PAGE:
This post is probably completely out of my norm. Normally I shoot models, urbex and lightpainting but this is a selection of steam powered traction engines and vintage cars. Completely out of my comfort zone and probably a slightly odd thing to post amongst techno-geeks with cryptocurrency speak everywhere!
One of the reasons I may be interested in this kind of rally is because my long departed grandfather was a serious fairground machinery enthusiast. As a child I use to visit and the old boy would be in his front room listening to fairground organ music. Not particulary calm stuff to listen to but he liked it!
Every year in South Anston in the English county of South Yorkshire, a Steam and Vintage Rally is held around the end of June. This year (2022) is the first one for 3 years due to Covid so this year I made an effort to have a wander around and see what I could capture.
This post is also an example of a "one lens" shoot in that I deliberately travel light with only one lens, in this case a Sony 20mm f1.8 FE lens with it's shallow depth of field. Using only one lens forces me to think a bit more creatively and not cheat with something like a 24-105 zoom.
An early form of pick up truck?
This is a traction engine from the turn of the 20th Century. It's designed to travel on the road but isn't particularly as fast as the petrol powered motor car which literally overtook it! This chap is busy polishing his brass!
It's also interesting to see the name Foden which went on to become a major truck manufacturer, sadly now defunct.
John Fowler & Co Engineers Ltd
This is a side view of an agricultural traction engine. These were used in various agricultural modes in much the same way as a JCB tractor in modern times. These things were never fast but they could go off road in the fields and drive along roads.
12 foot tall
Using the 20mm lens looking up makes this traction engine look even taller!
Spit and Polish
These traction engines are seriously well looked after by their custodians. They must be buying one heck of a lof of Brasso!
If I were to crash into one of these traction engines on the road they would certainly be invincible!
Not the cryptocurrency but the old style of steam power generating electricity!
These big old heavy machines weren't particularly complicated. This photo shows the low tech needed to steer the engine.
By Royal Letters Patent
I love a vintage sign and I have to say I'd probably have done a better job shining this plaque with Brasso!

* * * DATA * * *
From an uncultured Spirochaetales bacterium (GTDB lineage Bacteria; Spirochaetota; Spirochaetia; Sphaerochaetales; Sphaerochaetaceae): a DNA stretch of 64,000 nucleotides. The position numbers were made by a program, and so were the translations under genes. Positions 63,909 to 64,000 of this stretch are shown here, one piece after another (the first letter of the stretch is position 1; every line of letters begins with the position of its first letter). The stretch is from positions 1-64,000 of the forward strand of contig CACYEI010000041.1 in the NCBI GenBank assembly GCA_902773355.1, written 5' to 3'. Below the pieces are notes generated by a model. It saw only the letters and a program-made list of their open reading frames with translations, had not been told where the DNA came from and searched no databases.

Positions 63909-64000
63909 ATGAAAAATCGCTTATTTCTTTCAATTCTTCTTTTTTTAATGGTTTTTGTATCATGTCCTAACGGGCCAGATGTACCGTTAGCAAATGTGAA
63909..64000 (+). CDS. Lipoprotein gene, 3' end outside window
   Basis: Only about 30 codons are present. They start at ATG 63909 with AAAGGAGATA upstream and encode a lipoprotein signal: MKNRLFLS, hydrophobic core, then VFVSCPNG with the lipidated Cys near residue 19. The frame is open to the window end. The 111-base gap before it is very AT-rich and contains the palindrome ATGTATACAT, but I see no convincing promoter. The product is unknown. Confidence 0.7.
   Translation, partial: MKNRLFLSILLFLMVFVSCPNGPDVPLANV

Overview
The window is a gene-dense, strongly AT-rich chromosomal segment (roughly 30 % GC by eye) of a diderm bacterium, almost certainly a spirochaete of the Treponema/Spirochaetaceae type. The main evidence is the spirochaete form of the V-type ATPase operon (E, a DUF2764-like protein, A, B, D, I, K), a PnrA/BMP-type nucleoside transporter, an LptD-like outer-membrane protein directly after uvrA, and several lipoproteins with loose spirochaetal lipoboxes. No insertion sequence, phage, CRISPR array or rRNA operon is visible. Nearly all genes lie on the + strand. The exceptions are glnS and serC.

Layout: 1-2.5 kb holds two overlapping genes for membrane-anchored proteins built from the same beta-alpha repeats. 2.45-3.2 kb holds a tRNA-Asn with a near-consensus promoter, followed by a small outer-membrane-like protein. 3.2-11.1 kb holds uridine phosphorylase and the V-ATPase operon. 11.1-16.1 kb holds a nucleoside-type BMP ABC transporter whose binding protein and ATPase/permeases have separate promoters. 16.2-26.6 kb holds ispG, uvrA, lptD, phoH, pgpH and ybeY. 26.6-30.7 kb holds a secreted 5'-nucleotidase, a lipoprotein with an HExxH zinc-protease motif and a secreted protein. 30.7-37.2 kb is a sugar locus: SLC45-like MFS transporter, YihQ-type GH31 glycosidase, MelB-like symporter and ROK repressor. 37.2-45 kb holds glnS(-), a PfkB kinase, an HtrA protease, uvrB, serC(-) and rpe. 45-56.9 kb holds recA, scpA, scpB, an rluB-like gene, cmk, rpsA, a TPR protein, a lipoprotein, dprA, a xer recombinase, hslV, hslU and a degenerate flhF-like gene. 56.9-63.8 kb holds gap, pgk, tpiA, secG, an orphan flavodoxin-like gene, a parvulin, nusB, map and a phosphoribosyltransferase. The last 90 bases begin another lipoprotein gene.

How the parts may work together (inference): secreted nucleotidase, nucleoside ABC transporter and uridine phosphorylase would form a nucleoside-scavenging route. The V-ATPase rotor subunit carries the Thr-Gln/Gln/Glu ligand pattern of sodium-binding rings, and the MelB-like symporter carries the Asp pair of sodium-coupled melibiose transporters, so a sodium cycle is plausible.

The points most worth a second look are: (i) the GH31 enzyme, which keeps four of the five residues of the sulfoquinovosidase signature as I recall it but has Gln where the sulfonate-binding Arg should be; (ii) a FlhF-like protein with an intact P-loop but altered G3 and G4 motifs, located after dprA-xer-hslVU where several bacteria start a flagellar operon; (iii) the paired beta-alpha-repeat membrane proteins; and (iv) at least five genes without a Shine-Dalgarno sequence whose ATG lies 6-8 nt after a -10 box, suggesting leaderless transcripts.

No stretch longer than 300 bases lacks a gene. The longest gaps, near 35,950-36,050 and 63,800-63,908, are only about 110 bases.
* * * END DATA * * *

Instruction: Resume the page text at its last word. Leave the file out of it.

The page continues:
This is a close up view of a steam powered fairground organ. In the rear of all the pipes and mechanical parts is a punched hole card reader. The operator feeds in a long card with punched holes in specific places and is an early form of binary code or computer. What is quite interesting is that someone must still be programming and making these cards because the music playing was fairly modern. I didn't stick around long as these organs are damned loud!
After you walk past the many steam powered vehicles, you find plenty of vintage cars. I was using just a 20mm f1.8 lens and concentrated on the details rather than the whole car. The middle insignia looks like a REME badge (Royal Electrical and Mechanical Engineers).
The Leaping Jaguar
I used a wide aperture for the very shallow depth of field but the colour behind was a bit distracting so I converted to monochrome.
I've worked in the UK motor trade all my working life and I've never heard of Thames as a motor vehicle manufacturer. The badge looks vagualy similar to Fords....
Another British motor manufacturer ruined by unions and poor build quality. In the early days the craftsmanship was excellent....
Now I have to say I wouldn't be seen dead in this motorcycle side car! I initially thought this was a very typically English eccentric late 60's or early 70's design but then I saw the Honda badge. Maybe it was the Japanese's fault!
I shall be back next year and probably with a different lens next time.
I usually specialise in shooting lightpainting images but occasionally dabble in urbex and artistic model photography. I'm always on the lookout for someone to collaborate with; please don't hesitate to get in touch if you'd like to create art.
@cathgothard this is what I meant by the one lens thing :-)